Community-led trans-affirming care shown to improve PrEP uptake in trans communities

The Gender Spectrum Collection. Image is for illustrative purposes only.

Two recent Californian studies show that PrEP from trans-affirming clinics combined with community outreach significantly improved PrEP uptake in trans communities. A multitude of strategies were employed including peer health education, community events and flexible out-of-hours clinics. Both studies encouraged participation and leadership from trans communities to improve knowledge about PrEP. One of the studies compared PrEP uptake at trans-affirming clinics that also provided hormones with a trans-affirming clinic that only provided PrEP and found that trans people at higher risk of HIV were more likely to access the PrEP-only clinic. The two studies were published in the Journal of Acquired Immune Deficiency Syndromes and provide promise for improving the low numbers of trans people receiving PrEP.

In the US, 9.2% of trans people are living with HIV, compared to less than 0.5% of the general population. The likelihood of an HIV diagnosis is increased further still for Black and Latinx trans people. Nonetheless, previous studies have shown that there is a low uptake and awareness of PrEP amongst trans people. Many barriers have been identified, including stigma, healthcare discrimination, a lack of trans-specific information and concerns about drug interactions with gender-affirming hormones. PrEP programmes and research studies have historically failed to differentiate the specific needs and priorities of trans communities from those of men who have sex with men, thus missing key opportunities to encourage trans people to access care.

In the TRIUMPH study, Dr Jae Sevelius and their colleagues sought to improve the lack of use and awareness of PrEP by offering trans-affirming holistic care alongside PrEP. They used two sites to provide PrEP. The first was a primary care clinic in Oakland that had previously provided sexual health services including PrEP to a predominantly Latinx community, but did not have dedicated trans-affirming services before the study. All staff did transgender competency training prior to the study. The second was a trans-led Gender Health Centre in Sacramento that had provided gender-affirming hormones and mental health support, but no sexual health services, before the study. These staff underwent PrEP training.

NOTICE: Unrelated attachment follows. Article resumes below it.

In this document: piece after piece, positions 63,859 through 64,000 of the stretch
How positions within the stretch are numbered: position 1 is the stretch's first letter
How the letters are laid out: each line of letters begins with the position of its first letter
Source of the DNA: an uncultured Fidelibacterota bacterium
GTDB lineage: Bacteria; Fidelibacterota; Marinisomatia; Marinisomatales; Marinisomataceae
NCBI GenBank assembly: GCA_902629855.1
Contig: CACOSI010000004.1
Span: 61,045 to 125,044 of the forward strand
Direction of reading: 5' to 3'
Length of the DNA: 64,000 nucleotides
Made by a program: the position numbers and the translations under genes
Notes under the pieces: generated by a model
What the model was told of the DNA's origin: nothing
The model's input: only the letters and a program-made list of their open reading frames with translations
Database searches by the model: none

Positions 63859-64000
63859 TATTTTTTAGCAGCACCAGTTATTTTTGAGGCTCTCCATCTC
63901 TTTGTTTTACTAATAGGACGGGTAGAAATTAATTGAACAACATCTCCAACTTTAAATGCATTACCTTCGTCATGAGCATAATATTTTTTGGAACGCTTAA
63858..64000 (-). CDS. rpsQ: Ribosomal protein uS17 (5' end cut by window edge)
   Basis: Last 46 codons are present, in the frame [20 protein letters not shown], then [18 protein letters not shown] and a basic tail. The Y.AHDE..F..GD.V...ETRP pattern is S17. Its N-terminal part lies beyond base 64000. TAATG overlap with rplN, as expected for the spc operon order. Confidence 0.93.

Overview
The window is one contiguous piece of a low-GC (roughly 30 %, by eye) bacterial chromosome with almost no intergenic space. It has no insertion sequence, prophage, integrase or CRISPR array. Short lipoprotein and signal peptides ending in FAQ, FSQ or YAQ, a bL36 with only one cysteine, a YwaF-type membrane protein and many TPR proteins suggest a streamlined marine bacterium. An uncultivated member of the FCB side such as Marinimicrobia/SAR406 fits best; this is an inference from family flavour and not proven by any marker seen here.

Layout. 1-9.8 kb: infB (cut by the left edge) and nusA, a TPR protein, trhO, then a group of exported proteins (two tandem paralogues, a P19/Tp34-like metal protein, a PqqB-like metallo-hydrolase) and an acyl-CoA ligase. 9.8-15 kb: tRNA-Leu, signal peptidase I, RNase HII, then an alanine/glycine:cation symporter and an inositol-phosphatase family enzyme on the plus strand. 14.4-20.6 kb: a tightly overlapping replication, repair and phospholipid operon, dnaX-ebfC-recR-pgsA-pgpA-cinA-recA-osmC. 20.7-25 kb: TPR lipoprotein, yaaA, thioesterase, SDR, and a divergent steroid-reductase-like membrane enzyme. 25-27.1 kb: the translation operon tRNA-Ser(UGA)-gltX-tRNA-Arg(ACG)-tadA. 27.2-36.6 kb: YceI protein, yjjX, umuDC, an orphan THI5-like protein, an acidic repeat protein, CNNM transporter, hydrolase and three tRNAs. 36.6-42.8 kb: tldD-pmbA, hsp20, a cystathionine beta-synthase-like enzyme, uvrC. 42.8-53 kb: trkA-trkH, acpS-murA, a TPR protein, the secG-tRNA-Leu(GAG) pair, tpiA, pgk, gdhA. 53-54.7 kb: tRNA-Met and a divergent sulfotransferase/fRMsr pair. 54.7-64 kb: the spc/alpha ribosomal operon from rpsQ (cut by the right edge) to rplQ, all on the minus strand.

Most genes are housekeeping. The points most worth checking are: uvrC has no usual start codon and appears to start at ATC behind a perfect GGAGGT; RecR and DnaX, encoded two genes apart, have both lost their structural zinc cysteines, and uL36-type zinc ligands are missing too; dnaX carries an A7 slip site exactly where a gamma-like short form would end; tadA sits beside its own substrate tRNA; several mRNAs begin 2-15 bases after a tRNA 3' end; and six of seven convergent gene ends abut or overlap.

An umbrella term for people whose gender identity and/or gender expression differs from the sex they were assigned at birth.


Social attitudes that suggest that having a particular illness or being in a particular situation is something to be ashamed of. Stigma can be questioned and challenged.

loss to follow up

In a research study, participants who drop out before the end of the study. In routine clinical care, patients who do not attend medical appointments and who cannot be contacted.


A chemical messenger which stimulates or suppresses cell and tissue activity. Hormones control most bodily functions, from simple basic needs like hunger to complex systems like reproduction, and even the emotions and mood.


In a clinical trial, a clearly defined outcome which is used to evaluate whether a treatment is working or not. Trials usually have a single primary endpoint (e.g. having an undetectable viral load) as well as a few secondary endpoints, covering other aspects of treatment safety, tolerability and efficacy.

Holistic support was provided by peer health educators who helped participants access PrEP and hormones via TRIUMPH services as well as things like transportation and legal name changes. They facilitated group discussions between participants to discuss ways to improve PrEP adherence and organised events focusing on trans-specific sexual health issues. The primary care clinic combined this with culturally specific things for the Latinx community such as food, music and immigration advice. TRIUMPH also used community mobilisation, community events and social marketing to promote PrEP and increase its acceptability in trans communities.

The Stay Study PrEP demonstration project was set up because it had been noticed that PrEP uptake was relatively low in trans-affirming primary care clinics in the San Francisco Bay Area. Dr Erin Wilson and her colleagues used social marketing with trans community leaders to improve the uptake of PrEP in four trans-affirming primary care clinics that were already providing PrEP and hormones. Participants were offered free PrEP, peer support and pill reminders during standard business hours. After two years they had enrolled most of their interested patients.